April
n. The fourth month of the Gregorian calendar, following March and preceding May.

April is very much a French word; one of the many to be found in Chaucer. Here’s a short section of the Prologue to The Canterbury Tales with the French-origin words italicized (excerpted from Henry Hitchings’ The Secret Life of Words):

Whan that Aprill with his shoures soote
The droghte of March hath perced to the roote
And bathed every veyne in swich licour
Of which virtu engendred is the flour

When we say French, of course, we almost certainly mean Latin, since most of the French words in English came either from the Norman conquest or normal cultural exchange, and most French words take their origins in Latin. April is particularly interesting, however, since it may ultimately be an Etruscan borrowing. But we’ll get to April in due course.

You may remember from a previous post that our names for days of the week tend to be Germanic in origin (though occasionally with shared Latin equivalents). The months of the year, however, are though & through Latin constructs. They are a bit of a hodgepodge, however.

The Nomenclatorial

January. January is from the Latin Januarius1, or the “month of Janus”—in essence, a dedication to the god Janus, the guardian of gateways and portals… whose name, incidentally, is Latin for a gate or passageway. The Etymology Dictionary posits an ultimate root in the proto-Indo-European *ei-, or “to-go.” In any case, the original Latin was transmitted to English by way of the Old Norman French Genever as Ieneuer in the late 13th century. Incidentally, the term replaced the much cooler Old English geola se æfterra, or “after Yule”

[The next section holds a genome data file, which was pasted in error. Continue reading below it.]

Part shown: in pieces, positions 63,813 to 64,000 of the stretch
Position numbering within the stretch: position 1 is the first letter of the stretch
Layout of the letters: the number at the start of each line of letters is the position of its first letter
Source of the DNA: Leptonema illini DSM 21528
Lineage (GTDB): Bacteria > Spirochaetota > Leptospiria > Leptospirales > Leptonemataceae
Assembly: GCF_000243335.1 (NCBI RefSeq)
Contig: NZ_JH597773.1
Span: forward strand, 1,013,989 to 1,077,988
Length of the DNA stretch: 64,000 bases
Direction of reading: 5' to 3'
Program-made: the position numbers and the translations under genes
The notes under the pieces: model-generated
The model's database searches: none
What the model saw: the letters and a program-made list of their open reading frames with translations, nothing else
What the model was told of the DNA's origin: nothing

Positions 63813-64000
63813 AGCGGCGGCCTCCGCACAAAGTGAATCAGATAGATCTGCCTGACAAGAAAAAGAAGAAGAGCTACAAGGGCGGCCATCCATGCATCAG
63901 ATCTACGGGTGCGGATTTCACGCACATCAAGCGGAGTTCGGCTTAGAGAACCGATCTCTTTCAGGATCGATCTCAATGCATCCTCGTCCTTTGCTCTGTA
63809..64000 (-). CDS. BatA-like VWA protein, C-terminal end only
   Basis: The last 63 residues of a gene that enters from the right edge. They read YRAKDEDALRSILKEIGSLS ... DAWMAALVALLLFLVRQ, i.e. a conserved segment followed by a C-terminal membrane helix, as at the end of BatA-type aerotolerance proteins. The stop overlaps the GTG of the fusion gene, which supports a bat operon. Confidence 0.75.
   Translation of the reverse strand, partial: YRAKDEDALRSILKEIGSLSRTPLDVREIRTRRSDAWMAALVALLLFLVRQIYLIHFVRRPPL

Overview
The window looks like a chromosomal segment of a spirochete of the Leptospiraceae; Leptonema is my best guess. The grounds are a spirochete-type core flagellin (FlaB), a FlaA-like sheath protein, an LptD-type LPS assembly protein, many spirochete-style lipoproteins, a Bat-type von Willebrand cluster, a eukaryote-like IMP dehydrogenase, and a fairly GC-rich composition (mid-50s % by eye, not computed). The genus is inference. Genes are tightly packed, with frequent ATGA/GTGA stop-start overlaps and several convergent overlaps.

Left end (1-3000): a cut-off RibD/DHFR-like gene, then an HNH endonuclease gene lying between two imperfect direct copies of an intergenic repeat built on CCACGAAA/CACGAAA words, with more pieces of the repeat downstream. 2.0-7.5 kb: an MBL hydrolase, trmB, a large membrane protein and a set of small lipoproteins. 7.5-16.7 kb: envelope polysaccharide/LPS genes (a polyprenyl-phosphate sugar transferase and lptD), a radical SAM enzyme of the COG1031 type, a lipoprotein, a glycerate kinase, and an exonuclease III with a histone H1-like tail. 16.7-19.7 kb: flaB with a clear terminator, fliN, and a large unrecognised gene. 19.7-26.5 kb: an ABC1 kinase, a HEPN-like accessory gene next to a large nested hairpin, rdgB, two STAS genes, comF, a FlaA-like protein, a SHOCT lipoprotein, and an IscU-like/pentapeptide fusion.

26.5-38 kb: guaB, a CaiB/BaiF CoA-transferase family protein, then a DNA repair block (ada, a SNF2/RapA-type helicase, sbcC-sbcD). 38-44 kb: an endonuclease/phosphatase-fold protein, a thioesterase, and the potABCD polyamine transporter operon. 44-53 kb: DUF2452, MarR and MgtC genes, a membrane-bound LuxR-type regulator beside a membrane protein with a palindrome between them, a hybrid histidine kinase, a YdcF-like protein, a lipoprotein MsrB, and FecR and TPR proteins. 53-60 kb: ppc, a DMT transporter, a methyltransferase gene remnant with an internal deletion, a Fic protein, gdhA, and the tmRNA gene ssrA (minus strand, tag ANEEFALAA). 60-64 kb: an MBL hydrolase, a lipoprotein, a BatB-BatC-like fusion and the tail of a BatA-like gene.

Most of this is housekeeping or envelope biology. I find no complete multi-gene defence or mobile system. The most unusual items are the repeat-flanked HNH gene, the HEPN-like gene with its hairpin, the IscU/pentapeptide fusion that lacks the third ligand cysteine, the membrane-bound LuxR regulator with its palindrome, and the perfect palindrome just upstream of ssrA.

February. The Latin februarius mensis means “month of purification,” from februa (purifications). In Old French, it had become Feverier, though it was borrowed into English as feoverel. In another shame against good Germanic words, February replaced the Old English solmonaþ, which means “mud month” and—I think—more closely reflects reality2.

March. As you can probably tell from the above Chaucer excerpt, March too is French in origin. Marche is from the Old French marz, from the Latin Martius, or “Month of Mars.” Mars, as I likely need not tell you, was the God of War (among other things), from where we get “martial law” and “martial arts”3. The Latinate word replaced the Old English Hreðmonaþ, which rather tenuously connects to a possibly-apocryphal goddess of war Hreðe.